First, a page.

August 27, 2014

Misleading Ads

By Hisham Isa, Vice President (Marketing)

Consumers hate them. Regulators are cracking down. Publishers regularly make complaints about them. And BuzzCity will not accept them on our mobile network. 

Misleading ads – banners imitating operating systems, virus threats, chat messages and falsely promise free stuff – have been a bane to consumers since the early days of internet advertising.

Yet some companies – oblivious to consumer and publisher concerns - continue to market in this manner thanks to a mistaken belief that click-throughs are sufficient to generate sales.

What companies actually need to do is to measure quality engagements.

What happens after mobile surfers arrive at your landing page? Do they proceed to find out more about your products and interact with your brand? Do they continue to the checkout counter? Or do they immediately bail and go back to what they were doing before? 

The Right Environment for Mobile Ads

BuzzCity is serious about creating a healthy environment for mobile advertising.

To do this, we monitor content across The BuzzCity Network - both publisher sites and ads.

First, we use fraud detection technology to ensure that we only admit high-quality traffic into our network, only real users click through and advertisers are not billed for bot-based shenanigans.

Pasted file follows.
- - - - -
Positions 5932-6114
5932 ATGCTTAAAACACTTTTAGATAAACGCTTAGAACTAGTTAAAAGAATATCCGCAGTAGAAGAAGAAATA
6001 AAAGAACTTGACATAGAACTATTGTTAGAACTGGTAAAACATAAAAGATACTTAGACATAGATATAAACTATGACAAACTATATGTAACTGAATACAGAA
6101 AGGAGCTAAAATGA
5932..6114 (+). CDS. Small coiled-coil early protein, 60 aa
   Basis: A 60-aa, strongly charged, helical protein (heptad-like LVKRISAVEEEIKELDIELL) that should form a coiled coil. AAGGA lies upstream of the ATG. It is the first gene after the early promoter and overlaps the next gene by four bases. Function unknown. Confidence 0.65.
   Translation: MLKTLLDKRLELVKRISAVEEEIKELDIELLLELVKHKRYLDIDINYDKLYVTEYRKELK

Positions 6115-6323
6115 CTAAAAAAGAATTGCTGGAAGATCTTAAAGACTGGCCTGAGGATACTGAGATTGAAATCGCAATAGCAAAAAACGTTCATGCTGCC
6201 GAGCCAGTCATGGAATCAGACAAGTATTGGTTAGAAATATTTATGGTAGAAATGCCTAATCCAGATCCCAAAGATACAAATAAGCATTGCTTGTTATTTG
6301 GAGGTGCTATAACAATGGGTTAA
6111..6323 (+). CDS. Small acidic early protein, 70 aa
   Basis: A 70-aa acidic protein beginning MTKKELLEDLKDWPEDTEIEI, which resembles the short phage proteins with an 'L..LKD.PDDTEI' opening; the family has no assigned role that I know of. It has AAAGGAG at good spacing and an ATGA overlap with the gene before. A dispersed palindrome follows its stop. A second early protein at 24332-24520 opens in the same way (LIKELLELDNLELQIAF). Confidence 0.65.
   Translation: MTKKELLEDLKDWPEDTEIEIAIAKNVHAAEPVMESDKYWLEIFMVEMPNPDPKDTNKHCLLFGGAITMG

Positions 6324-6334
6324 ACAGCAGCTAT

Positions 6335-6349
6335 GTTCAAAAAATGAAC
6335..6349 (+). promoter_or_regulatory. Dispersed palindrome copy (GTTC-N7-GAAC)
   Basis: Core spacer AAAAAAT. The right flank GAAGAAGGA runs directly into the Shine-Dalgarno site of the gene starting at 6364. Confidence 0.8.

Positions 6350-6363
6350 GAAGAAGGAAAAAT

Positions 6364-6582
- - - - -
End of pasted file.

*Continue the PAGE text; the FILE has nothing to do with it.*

Second, we've created a set of brandsafe channels so that advertisers can confidently target the type of content that makes the most sense for them. Several of these channels - like News & Information, Entertainment & Lifestyle and Mobile Portals - are manually curated.

And finally, we manually vet every ad distributed by the network.

No Misleading Advertising

BuzzCity recently updated its guidelines on the types of ads that will be rejected.

Ads must not impersonate the user interface of a phone or application. This means no fake system warnings or app updates . . .

. . . and no fake chat or download notifications

Promises of fake free benefits are a no-go too.

An ad for a WhatsApp wallpaper is fine:

but banners for false updates are not.

Basically, if an ad is meant to trick a consumer, we don't want it on our network.

A Note to Freemium Content Producers

In some places, the tide has also turned against ads promoting freemium content. In the UK recently, the Advertising Standards Authority (ASA) has criticised Electronic Arts (EA) and banned an ad for the game Dungeon Keeper because it showed an image of a well-developed dungeon – which would be hard to amass without in-app purchases – while stating that the game is free.

ASA warned EA that future ads should make clear “the limitations of free gameplay and role of in-app purchasing with regard to speeding up gameplay”.

While BuzzCity supports the freemium business model, we encourage game-makers and other content producers to be careful that the copy in their ads does not irritate consumers or run afoul of the rules.

Mobile advertising is one of the best ways to reach and interact with consumers. Let's continue to create ads that are informative, useful and entertaining.

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